On the bus

In our town the number seven bus runs the length of King Street. At the north end of town 7D and 7E converge on the university. These are, naturally, full of students. 7C, however, goes to the mall. Shop assistants, pensioners, people on errands, people killing time, people with small children, people who talk to themselves.

This morning I am myself on an errand, to get a haircut, and I board the mall-bound number seven in front of the town square. I exchange pleasantries with the driver, a small woman with red hair, as I stick my reduced-fare senior’s ticket in the slot.

Just behind me, boarding, are three middle-aged black men, bundled in identical cold-weather kit. Strangers. Bluesmen on a gig at The Jazz Room? Visiting astrophysicists at the Perimeter Institute?

The bus waits here anyway, and this morning it is ahead of schedule. I hear some of the exchange. The men present transfers, and the driver says they are expired and she can’t take them. There is some discussion, in polite tones. The last I hear is the driver saying sorry about that, and I look up to see the three men trudging off up the pavement.

We have still not left the town square. A woman sitting across from me, a thin, intense person, gets up and marches to the front and asks the driver in clear tones if that is not the number of our bus, pointing to a painted sign above the windscreen. The driver says it is. The woman returns to her seat and writes the number, 2647, on the back of an envelope.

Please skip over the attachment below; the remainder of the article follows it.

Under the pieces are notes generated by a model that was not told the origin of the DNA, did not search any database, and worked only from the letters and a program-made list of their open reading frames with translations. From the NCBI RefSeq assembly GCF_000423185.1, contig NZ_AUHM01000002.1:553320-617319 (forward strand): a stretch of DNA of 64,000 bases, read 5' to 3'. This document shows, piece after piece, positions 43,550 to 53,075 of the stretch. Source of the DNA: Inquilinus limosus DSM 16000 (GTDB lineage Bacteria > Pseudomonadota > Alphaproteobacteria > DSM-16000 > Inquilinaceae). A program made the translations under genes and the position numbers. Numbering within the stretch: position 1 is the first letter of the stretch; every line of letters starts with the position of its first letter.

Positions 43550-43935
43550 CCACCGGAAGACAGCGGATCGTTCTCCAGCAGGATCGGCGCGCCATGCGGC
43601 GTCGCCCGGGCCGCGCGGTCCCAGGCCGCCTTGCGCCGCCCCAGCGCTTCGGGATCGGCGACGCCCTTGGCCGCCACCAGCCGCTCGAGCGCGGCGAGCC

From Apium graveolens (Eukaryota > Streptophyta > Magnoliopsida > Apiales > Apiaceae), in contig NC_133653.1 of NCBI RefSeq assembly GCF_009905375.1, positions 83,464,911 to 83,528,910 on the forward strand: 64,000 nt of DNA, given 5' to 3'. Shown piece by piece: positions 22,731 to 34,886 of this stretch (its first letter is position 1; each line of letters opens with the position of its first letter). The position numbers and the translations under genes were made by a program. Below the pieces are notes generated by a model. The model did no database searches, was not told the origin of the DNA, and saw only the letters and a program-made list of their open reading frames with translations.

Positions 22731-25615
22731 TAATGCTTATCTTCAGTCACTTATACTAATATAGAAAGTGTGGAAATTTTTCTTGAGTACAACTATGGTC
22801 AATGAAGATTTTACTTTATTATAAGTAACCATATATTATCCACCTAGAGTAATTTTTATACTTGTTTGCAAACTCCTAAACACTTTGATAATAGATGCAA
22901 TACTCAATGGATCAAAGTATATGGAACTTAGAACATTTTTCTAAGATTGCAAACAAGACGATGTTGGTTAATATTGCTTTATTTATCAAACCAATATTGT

She turns to me and asks if I know the time. I fish out my Blackberry and tell her it is 12:22. She writes this on the envelope. King and Bridgeport? she says aloud, looking around, with a note of uncertainty. No, I say, King and Erb. She writes that down as well. I wonder if her agitation has anything to do with the three men. Then the bus pulls away.

It is snowing and the streets are busy. The driver navigates with a fair bit of dash. We lurch forward when she makes a quick stop, from side to side when she veers around obstacles—not at all unpleasantly, in the manner of bus rides. But with each manoeuvre of our driver, however competent and sure-footed, the woman opposite snorts, rolls her eyes, writes down something else.

Half way along our journey, the driver fails to see two young girls running to catch the bus until just past the stop, then skillfully slides into the next available bit of curbside and lets them in. Smiles all around. Except for my agitated neighbour, who finds in this innocent vignette of common urban life fresh reason for outrage, proof of malevolent and perhaps ironic intent, a capstone in her mounting indictment against the driver. Loud gasps of disbelief. Furious scribbling. All the way to the mall.